FORMER champion jockey Kieren Fallon has warned that low prize money levels in British racing will lead to corruption among riders struggling to stay afloat.
In an interview with the Irish Examiner to be published tomorrow, Fallon also hit out at the racing authorities in England over his recent week-long ban and said the punishment he received for not riding a horse out to be second didn’t fit the “crime”.
The Co Clare native missed the lucrative Guineas meeting at Newmarket last weekend as a result. He is due to ride Recital in Sunday’s Derrinstown Stud Derby Trial for his one-time employer Aidan O’Brien.
He said this week that the powers-that-be should do something about improving prize money at the lower levels of the sport.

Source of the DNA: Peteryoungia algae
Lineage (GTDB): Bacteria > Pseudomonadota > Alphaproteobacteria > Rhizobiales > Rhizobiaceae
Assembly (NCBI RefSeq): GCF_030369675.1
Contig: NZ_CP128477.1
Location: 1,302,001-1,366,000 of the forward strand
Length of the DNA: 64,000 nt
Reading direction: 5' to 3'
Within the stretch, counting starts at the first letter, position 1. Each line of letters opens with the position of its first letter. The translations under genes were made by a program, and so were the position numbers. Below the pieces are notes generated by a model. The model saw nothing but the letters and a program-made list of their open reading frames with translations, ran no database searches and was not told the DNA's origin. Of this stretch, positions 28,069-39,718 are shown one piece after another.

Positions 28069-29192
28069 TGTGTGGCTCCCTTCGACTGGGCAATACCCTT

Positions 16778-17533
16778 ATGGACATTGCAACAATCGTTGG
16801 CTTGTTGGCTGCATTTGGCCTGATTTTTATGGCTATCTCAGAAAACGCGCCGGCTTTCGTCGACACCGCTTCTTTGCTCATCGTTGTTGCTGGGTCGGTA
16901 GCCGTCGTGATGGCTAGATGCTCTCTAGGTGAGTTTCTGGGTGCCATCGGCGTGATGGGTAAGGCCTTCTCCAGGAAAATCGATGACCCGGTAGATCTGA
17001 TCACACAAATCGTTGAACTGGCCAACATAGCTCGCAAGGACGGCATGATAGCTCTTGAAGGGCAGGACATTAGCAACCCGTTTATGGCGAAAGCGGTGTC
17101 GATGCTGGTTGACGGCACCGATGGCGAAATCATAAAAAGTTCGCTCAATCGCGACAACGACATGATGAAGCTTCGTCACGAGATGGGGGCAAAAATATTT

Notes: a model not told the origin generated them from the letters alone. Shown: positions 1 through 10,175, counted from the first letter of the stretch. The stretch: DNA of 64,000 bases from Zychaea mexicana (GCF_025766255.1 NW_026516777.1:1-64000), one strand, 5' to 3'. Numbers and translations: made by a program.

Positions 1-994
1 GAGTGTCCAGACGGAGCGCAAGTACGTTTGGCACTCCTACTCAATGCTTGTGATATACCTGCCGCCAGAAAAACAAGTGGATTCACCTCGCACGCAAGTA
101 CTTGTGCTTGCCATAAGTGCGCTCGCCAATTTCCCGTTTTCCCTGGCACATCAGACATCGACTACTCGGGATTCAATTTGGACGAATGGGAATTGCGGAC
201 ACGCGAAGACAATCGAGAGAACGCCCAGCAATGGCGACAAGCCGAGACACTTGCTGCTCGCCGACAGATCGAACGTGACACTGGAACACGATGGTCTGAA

“I’m one of the lucky ones, you know what I mean? I have good stables to ride for, got good owners and during the summer the prize money in England is okay,” he said.
“But the boys that are riding on the all-weather, they’re struggling to make a living. They’re struggling to pay a mortgage over there.
“If you won a two grand race, 6.5%, that’s all you get. How much is that, if you win? It’s not a lot. What it’s doing is it’s encouraging corruption in racing.”
And he said he is still in the hunt for this year’s jockeys’ championship but it’s likely to be his last all-out assault on the title.
“If I don’t do it this year I’m not going to bother. No. It’s hard work.”
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